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New regulations limit road closings

SUMMIT COUNTY – Last August, Swan Mountain Inn co-owner Robin Robson said she lost $1,000 in a single day when customers couldn’t reach her Swan Mountain Road business.

This year, under a new set of regulations adopted by the county commissioners Monday, that isn’t likely to happen again.

The rules will limit the closing of any county roads to prevent traffic delays of more than 15 minutes.



Last summer, during the Summit Historics Hill Climb on Swan Mountain Road, the thoroughfare was closed in both directions for portions of a Saturday and Sunday. That created some problems for visitors and locals and triggered the creation of the new special events regulations. The antique car races started at Summit High School before traveling up Swan Mountain Road.

Robson said race officials told her she couldn’t get to her business, located at the base of Swan Mountain Road. Robson’s staff couldn’t get their either, and neither could potential customers.



“We lost about $1,000 in revenue on Sunday from brunch,” she said.

Commissioners are now seeking the best of both worlds – trying to host events such as the car race while keeping people like Robson and those who travel the road happy. If this doesn’t work, the commissioners said Monday, they’ll tweak the regulations further.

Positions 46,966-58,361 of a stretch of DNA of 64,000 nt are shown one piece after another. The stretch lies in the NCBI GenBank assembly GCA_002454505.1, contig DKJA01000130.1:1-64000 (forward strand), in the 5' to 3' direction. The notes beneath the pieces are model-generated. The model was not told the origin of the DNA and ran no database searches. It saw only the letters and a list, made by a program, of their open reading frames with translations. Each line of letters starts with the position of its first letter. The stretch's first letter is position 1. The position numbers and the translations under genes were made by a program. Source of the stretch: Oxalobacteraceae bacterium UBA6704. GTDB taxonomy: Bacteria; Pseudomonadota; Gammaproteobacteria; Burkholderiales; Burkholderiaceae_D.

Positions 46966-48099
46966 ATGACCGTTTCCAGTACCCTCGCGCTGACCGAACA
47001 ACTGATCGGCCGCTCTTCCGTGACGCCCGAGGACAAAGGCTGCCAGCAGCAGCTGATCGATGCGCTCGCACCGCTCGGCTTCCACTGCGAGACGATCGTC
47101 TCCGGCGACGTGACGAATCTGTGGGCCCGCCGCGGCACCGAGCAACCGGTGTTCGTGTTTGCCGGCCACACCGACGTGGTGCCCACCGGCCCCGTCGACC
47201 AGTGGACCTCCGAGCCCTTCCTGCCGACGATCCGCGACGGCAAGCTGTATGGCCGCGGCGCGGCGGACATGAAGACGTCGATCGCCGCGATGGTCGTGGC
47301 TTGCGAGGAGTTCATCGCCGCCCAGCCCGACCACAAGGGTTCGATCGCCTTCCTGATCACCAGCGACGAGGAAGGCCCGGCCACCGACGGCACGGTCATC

“I think a 15-minute wait isn’t too unreasonable,” said County Commissioner Bill Wallace, “but there’s no way we’ll do it like we did in the past.”

Commissioner Gary Lindstrom, the only one of the three to vote against the proposed changes, doesn’t think any road closures should be allowed. He thinks such events inconvenience many and benefit few.

The road race is held the same weekend as Keystone’s Wine, Jazz and Art Festival. The event’s art director, Sandy Greenhut, thinks the closure of Swan Mountain Road interferes with the success of the Keystone event.

“I had people tell me when they saw the road was blocked they turned around and went back home,” she said.

Summit Historics event organizers, however, said last fall that their event benefits the local economy.

“It was an event we thought would bring visitors from outside the county and not just be a drain on local assets,” said former Summit Historical Society director Randy Swan. “These are people who bring their $100,000 cars up and don’t mind staying in our hotels and eating in our restaurants.”

The event also garnered attention from Front Range television and newspapers.

Summit Historics in Breckenridge, a first-time celebration of transportation organized by Denver’s Mathews Racing and Nostalgia Racing to benefit the Summit Historical Society, was held the weekend of Aug. 24-25. It drew classic cars, boats and bikes to Summit County and included the timed hill climb up Swan Mountain Road. The climb closed Swan Mountain Road for eight hours that Saturday and five hours Sunday, though Swan said it wasn’t shut down completely. Cars were allowed to pass through every 15 to 20 minutes.

Summit Historics was the only 2002 event that closed both lanes of a county road, but other events, including the Maverick Sports Promotions road bike time trial series, limited the use of roads. Those events also will be subject to the new rules.

Jane Reuter can be reached at (970) 668-3998, ext. 229, or by e-mail at jreuter@summitdaily.com


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